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Topic: paper claiming p=np and soap bubbles
Replies: 30   Last Post: Aug 3, 2004 1:07 AM

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 Torben Mogensen Posts: 60 Registered: 12/6/04
Re: paper claiming p=np and soap bubbles
Posted: Jul 8, 2004 3:45 AM

cafeinst@msn.com (Craig Feinstein) writes:

> The paper is the best argument I have heard for p=np, even though I
> believe the opposite. It can be found here:
> http://arxiv.org/abs/cs.CC/0406056
> It brings out a great question.
>
> Basically, the argument is that since soap bubbles can be made to
> solve NP-complete problems, particularly the Steiner tree graph
> problem, in what appears to be polynomial time and physics on a
> macroscopic level can be modeled as a Turing machine, it must be true
> that p=np.

P vs. NP is a matter of how fast you can solve problems on Turing
machines. P are problems that take polynomial time on a deterministic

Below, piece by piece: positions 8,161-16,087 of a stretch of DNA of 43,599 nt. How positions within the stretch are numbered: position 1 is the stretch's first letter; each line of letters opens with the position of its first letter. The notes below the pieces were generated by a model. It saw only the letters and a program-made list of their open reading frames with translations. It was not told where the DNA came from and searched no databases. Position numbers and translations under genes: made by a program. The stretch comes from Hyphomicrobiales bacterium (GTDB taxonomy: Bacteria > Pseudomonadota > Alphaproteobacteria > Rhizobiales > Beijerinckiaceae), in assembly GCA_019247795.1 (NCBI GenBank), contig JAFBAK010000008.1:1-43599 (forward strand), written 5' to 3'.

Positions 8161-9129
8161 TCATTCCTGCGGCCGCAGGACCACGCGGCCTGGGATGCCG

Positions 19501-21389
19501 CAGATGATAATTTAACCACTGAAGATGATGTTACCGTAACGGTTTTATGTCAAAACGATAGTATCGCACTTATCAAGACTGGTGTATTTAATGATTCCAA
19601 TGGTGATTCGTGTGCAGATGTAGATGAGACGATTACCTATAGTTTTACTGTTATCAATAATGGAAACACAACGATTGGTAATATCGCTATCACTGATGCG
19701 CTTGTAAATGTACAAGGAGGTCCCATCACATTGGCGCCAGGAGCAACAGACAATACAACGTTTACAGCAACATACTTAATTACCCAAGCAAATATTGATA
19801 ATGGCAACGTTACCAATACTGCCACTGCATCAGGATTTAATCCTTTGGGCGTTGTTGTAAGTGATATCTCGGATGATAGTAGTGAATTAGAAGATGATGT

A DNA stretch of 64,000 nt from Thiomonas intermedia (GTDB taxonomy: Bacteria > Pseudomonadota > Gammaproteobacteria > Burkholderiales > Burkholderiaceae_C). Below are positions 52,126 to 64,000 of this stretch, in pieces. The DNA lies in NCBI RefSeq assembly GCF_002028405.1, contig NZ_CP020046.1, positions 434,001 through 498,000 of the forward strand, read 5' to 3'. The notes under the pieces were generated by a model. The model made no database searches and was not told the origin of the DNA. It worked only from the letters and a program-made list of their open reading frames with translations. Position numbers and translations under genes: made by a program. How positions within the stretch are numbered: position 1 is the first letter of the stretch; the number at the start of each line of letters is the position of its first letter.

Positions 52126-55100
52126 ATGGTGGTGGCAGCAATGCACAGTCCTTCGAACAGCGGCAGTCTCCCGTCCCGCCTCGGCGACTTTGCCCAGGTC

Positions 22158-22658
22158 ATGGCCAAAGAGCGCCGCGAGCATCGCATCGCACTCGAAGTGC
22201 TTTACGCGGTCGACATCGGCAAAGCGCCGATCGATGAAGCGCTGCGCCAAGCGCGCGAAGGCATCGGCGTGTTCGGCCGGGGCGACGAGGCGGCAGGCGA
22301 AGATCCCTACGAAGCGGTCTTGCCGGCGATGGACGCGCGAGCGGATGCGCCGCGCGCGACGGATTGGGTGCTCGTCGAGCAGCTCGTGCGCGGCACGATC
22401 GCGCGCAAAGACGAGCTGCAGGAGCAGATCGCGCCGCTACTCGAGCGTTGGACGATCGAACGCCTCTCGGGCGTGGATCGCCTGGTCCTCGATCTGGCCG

Turing machine, while NP are problems that can be solved on a
nondeterministic Turing machine (essentially a Turing machine with
unbounded but finitely branching parallelism). The P=NP problem is
about whther the NP problems can be solved in polynomial time on a
deterministic Turing machine.

The article you cite has three assumptions:

1) A Turing machine can emulate nature.

2) Nature can solve NP problems fast.

3) A deterministic Turing machine can emulate nature in polynomial
time.

The first assumption can be argued, but it by no means an established
fact.

The second assumption is established only for simple cases of NP
problems - once they get too complicated, "natural" methods invented
so far (including the soap bubble Steiner solution) finds only
approximations, not optimal solutions. I would say this question is
still open.

The third assumption is very debatable. When you get to the quantum
level, nature works more like a nondeterministic machine than a
deterministic machine, so I very much doubt nature can be emulated in
polynomial time on a determinsitic machine (unless P=NP, which make
sthe argument circular).

Torben